This is one of two poems composed on the theme “after an autumn rain.” The image above uses the calligraphy of the Staatsbibliothek manuscript on the background of a painting by Julian Alden Weir titled Autumn Rain.
| bolori agaha amala|
bai irgebuhe uculen
|A Simple Song After Autumn Rain|
|Staatsbibliothek 11.73 (View Online)|
|selacuka fon,||A pleasing season,|
|wangga wa su hon hihan,||rare and wonderful are the smells and whirlwinds.|
|5||aga simeliyan,||The rains are lonesome,|
|edun mandakan,||the breezes gentle,|
|bolori fiyan gincihiyan,||the autumn colors brilliant.|
|la li seme,||sharply and clearly|
|10||ne je saikan ton.||that this, right now, is a beautiful time.|
Translation Noteswangga wa. The most obvious English translations for wangga lean heavily in the direction of the negative (smelly, odorous) or flowery (scented, fragrant). While wangga is indeed used to refer to the scent of flowers, it is also used to describe a broad range of other pleasant aromas such as autumn leaves, wine, and winter rain. I chose to reduce wangga wa to simply “smells” to encompass this range of meaning.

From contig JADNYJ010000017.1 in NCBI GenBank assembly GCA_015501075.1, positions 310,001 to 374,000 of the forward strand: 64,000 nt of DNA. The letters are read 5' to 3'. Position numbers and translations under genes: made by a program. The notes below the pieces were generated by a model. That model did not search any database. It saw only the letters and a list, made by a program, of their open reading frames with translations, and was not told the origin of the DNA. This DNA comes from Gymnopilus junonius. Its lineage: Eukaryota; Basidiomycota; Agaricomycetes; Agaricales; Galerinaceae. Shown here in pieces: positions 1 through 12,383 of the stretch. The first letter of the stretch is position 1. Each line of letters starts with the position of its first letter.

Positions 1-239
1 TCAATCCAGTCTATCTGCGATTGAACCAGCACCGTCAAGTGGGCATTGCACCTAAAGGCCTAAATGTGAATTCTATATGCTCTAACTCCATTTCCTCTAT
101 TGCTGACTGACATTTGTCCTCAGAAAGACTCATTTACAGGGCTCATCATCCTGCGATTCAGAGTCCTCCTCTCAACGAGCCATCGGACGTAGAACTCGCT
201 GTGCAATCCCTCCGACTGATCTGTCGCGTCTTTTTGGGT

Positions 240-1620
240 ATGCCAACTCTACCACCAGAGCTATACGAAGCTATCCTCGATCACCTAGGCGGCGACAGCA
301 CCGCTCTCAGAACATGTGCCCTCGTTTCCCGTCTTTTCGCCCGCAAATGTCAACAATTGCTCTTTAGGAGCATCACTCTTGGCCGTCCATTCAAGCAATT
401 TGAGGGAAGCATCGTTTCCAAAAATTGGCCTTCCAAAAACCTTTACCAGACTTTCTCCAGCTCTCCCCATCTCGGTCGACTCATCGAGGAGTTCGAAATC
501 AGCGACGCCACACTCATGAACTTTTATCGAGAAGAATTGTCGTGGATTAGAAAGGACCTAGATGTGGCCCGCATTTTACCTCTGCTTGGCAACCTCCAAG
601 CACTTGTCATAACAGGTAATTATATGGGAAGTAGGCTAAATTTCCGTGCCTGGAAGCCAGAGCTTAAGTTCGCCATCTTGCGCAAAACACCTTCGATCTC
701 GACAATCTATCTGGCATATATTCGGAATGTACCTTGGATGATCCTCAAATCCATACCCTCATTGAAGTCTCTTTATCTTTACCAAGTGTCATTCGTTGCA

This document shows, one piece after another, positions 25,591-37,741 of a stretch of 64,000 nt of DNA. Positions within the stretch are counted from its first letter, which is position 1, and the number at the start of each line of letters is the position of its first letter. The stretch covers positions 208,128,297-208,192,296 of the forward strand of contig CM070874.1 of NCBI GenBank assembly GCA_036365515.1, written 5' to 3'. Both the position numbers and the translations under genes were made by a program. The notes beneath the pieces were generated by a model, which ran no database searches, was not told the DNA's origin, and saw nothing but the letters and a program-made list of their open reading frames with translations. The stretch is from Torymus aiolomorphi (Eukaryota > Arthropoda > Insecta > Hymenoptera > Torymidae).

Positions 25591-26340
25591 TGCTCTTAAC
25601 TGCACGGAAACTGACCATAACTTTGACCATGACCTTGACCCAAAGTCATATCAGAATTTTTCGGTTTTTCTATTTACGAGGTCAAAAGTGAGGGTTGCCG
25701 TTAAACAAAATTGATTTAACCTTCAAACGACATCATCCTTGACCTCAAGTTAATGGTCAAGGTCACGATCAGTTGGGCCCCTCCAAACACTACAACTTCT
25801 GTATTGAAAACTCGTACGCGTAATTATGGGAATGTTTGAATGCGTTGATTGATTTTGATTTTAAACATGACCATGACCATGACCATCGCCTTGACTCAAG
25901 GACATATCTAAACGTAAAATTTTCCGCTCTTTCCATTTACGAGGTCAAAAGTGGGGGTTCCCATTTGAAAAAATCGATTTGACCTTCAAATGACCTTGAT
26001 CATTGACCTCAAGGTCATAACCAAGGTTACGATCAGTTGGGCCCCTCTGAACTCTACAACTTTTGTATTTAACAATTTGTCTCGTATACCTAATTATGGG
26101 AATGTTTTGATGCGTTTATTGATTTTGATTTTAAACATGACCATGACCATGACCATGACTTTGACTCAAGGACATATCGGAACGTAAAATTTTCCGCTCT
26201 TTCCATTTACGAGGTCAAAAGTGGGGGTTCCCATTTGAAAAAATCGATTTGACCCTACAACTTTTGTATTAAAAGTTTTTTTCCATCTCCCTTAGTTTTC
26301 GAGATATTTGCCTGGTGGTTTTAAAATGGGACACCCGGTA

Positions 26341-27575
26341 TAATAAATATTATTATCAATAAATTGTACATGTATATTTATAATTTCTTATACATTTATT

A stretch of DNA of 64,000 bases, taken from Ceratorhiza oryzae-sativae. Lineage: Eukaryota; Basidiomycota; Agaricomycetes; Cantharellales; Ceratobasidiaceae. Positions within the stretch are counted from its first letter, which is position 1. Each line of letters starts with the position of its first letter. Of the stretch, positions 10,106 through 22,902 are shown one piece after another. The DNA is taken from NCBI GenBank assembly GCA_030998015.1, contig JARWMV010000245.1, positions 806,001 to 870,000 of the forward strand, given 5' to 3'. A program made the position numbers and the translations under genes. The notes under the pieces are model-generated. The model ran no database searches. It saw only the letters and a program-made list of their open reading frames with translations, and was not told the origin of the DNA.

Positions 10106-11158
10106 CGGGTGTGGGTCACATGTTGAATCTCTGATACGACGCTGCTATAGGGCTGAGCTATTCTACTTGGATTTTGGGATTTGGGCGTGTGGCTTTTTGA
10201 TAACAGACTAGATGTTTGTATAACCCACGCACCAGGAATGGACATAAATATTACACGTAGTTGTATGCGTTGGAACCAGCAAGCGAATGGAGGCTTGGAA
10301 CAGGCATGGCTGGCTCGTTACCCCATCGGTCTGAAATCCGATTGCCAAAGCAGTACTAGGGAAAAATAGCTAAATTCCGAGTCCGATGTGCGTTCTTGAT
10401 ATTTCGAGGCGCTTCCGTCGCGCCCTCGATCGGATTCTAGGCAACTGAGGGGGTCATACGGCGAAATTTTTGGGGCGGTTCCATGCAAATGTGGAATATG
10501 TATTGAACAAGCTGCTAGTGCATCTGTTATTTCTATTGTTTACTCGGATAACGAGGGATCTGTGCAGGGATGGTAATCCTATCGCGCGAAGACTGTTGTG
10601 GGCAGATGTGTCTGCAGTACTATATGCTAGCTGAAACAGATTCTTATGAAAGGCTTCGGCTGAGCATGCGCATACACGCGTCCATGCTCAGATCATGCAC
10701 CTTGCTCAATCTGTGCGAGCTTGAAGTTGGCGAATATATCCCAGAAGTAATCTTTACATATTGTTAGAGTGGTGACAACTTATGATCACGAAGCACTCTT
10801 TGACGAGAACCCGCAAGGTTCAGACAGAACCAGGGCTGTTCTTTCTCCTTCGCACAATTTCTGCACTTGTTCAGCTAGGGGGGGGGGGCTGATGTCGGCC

hihan. The word hihan conveys the idea that the winds and smells of Autumn are not encountered in any other season, and are precious for that reason. I can’t think of a single English word that really conveys this idea, so I have landed on “rare and wonderful” to capture both parts of the meaning.
simeliyan. My dictionaries don’t have this word, but I do find simeli, “lonely, bleak” and simelen, “marsh.”